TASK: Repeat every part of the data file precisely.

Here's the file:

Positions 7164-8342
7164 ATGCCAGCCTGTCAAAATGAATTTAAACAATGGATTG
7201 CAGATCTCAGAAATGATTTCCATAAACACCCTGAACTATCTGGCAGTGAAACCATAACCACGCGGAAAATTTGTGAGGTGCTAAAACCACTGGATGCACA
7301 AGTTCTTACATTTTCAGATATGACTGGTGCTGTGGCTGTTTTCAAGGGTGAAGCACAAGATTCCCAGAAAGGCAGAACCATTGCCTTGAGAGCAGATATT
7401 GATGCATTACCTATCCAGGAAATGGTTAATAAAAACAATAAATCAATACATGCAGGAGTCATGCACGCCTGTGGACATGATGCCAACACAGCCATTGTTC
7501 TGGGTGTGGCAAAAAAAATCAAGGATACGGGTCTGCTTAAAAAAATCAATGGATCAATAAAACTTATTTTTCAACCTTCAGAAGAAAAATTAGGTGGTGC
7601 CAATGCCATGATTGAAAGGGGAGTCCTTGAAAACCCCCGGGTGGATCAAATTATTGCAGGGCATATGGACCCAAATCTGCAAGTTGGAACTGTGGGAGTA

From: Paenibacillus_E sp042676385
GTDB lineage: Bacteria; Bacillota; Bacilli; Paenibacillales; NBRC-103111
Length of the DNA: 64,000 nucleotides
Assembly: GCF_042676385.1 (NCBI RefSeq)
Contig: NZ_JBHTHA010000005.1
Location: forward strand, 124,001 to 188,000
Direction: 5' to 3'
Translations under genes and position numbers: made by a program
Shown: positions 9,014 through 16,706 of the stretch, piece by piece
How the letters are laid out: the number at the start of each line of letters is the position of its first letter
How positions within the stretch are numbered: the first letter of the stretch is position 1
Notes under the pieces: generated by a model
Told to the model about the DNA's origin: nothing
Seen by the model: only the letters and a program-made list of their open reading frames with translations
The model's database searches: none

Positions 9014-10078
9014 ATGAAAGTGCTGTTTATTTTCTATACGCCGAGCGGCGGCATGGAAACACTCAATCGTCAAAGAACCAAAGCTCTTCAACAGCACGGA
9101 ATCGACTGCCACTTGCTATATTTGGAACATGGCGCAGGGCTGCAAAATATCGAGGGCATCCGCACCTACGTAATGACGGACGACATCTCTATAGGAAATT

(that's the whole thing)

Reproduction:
Positions 7164-8342
7164 ATGCCAGCCTGTCAAAATGAATTTAAACAATGGATTG
7201 CAGATCTCAGAAATGATTTCCATAAACACCCTGAACTATCTGGCAGTGAAACCATAACCACGCGGAAAATTTGTGAGGTGCTAAAACCACTGGATGCACA
7301 AGTTCTTACATTTTCAGATATGACTGGTGCTGTGGCTGTTTTCAAGGGTGAAGCACAAGATTCCCAGAAAGGCAGAACCATTGCCTTGAGAGCAGATATT
7401 GATGCATTACCTATCCAGGAAATGGTTAATAAAAACAATAAATCAATACATGCAGGAGTCATGCACGCCTGTGGACATGATGCCAACACAGCCATTGTTC
7501 TGGGTGTGGCAAAAAAAATCAAGGATACGGGTCTGCTTAAAAAAATCAATGGATCAATAAAACTTATTTTTCAACCTTCAGAAGAAAAATTAGGTGGTGC
7601 CAATGCCATGATTGAAAGGGGAGTCCTTGAAAACCCCCGGGTGGATCAAATTATTGCAGGGCATATGGACCCAAATCTGCAAGTTGGAACTGTGGGAGTA

From: Paenibacillus_E sp042676385
GTDB lineage: Bacteria; Bacillota; Bacilli; Paenibacillales; NBRC-103111
Length of the DNA: 64,000 nucleotides
Assembly: GCF_042676385.1 (NCBI RefSeq)
Contig: NZ_JBHTHA010000005.1
Location: forward strand, 124,001 to 188,000
Direction: 5' to 3'
Translations under genes and position numbers: made by a program
Shown: positions 9,014 through 16,706 of the stretch, piece by piece
How the letters are laid out: the number at the start of each line of letters is the position of its first letter
How positions within the stretch are numbered: the first letter of the stretch is position 1
Notes under the pieces: generated by a model
Told to the model about the DNA's origin: nothing
Seen by the model: only the letters and a program-made list of their open reading frames with translations
The model's database searches: none

Positions 9014-10078
9014 ATGAAAGTGCTGTTTATTTTCTATACGCCGAGCGGCGGCATGGAAACACTCAATCGTCAAAGAACCAAAGCTCTTCAACAGCACGGA
9101 ATCGACTGCCACTTGCTATATTTGGAACATGGCGCAGGGCTGCAAAATATCGAGGGCATCCGCACCTACGTAATGACGGACGACATCTCTATAGGAAATT